Skip to main content Skip to office menu Skip to footer
Capital IconMinnesota Legislature

Legislative News and Views - Rep. Joe Schomacker (R)

Back to profile


Tuesday, May 19, 2015

ST. PAUL – The 2015 legislative session has ended, and State Representative Joe Schomacker (R-Luverne) said there are a number of good provisions that will positively impact Greater Minnesota.

"We have finally addressed the funding needs of rural nursing homes and provided new revenue to rural schools, and maybe most importantly, prevented a regressive gas tax increase from becoming law," Schomacker said.

In the area of health and human services, Schomacker said the legislature agreed to address rates for providers and improve access to quality care to our most vulnerable Minnesotans, provide expanded access for mental health and dental services for the poor, low income, and elderly, and fix unfair nursing home reimbursements that had been heavily slanted towards the Metro Area. In all, Schomacker said $150 million in new revenue will be allocated to nursing homes.

Schomacker said local schools also will receive funding increases, as the approved K-12 Education compromise provides a 1.5 percent funding increase to schools in 2016 and two percent in 2017.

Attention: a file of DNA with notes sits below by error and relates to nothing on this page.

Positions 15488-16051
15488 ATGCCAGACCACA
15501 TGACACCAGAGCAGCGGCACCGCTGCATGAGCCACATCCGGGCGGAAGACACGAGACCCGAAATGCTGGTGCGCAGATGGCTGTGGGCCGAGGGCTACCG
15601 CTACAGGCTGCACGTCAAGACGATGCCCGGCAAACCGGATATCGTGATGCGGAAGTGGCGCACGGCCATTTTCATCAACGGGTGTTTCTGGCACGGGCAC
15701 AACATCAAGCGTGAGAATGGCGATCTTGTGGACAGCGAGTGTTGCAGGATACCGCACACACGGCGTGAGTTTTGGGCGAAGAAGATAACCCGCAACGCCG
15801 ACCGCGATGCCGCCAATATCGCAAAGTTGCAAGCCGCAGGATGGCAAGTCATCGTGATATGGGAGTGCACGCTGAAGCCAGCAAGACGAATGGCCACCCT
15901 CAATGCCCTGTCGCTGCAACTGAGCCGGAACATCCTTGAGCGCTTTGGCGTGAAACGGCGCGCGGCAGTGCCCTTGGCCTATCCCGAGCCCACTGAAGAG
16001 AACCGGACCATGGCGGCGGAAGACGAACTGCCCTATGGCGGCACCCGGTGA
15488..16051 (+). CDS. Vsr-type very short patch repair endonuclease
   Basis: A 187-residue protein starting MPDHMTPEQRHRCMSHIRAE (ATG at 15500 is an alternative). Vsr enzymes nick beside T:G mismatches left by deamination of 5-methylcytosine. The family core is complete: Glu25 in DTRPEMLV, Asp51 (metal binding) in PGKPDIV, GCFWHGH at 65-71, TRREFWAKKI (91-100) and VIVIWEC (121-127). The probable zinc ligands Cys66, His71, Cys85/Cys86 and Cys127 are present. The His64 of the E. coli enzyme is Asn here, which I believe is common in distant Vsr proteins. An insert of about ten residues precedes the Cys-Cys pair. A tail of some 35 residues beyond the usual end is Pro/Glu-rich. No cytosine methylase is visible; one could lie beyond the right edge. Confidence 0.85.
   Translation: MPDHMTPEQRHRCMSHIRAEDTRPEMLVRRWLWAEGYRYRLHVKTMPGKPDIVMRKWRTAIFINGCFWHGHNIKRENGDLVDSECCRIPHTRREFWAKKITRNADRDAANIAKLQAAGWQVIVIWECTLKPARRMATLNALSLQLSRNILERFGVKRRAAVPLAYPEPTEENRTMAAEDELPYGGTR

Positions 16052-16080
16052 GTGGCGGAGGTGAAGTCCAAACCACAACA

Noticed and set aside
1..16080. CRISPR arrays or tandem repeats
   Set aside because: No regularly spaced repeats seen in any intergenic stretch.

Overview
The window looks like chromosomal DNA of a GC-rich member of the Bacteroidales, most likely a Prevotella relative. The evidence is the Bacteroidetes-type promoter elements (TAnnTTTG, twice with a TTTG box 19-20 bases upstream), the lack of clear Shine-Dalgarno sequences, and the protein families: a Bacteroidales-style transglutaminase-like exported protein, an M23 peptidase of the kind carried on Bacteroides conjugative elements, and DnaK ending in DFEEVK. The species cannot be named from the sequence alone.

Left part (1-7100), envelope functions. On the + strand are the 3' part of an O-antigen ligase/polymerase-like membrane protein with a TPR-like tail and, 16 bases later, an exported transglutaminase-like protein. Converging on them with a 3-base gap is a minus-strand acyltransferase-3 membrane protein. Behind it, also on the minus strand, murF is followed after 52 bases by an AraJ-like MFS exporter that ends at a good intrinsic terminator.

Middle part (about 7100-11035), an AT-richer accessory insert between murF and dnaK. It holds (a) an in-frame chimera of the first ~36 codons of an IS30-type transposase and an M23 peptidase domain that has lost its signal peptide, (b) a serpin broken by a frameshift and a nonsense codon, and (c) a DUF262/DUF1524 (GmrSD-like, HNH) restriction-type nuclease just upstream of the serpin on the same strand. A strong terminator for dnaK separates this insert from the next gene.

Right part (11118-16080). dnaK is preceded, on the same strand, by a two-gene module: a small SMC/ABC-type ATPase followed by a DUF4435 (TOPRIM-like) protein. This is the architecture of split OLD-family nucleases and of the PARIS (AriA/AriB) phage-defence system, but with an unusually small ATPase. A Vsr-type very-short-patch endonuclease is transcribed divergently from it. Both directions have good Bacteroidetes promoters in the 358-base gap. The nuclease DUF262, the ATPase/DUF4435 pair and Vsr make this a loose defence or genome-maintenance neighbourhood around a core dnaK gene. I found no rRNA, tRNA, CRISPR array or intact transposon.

In environment, changes were made to the way the DNR and MPCA interact with regulated parties on environmental review and enforcement process.

A transportation funding bill allocated $12.5 million in new revenue to assist small towns with populations under 5,000 residents with street repair projects, and another $5 million for Greater Minnesota transit.

But missing from this year's budget agreement is a long-range transportation funding proposal as well as tax relief for hardworking middle-class Minnesotans.

"Budget negotiations in these areas bogged down due to Governor Dayton's and the Senate
Democrats' insistence on raising taxes on gasoline," Schomacker said. "A recent state analysis found that when Minnesotans aren't spending as much as money on fuel, they're spending it on other things, which increases state revenues. With that in mind, especially when you consider Minnesota also has a $2 billion surplus, raising the cost of gasoline by a minimum of 16 cents per gallon made little sense."

"The good news is that roughly $1 billion of that surplus remains unspent, so hopefully the governor and the Senate majority will recognize the public isn't on board with an unnecessary tax increase, and will support our plan that dedicates $7 billion to road and bridge repair without raising anyone's taxes," Schomacker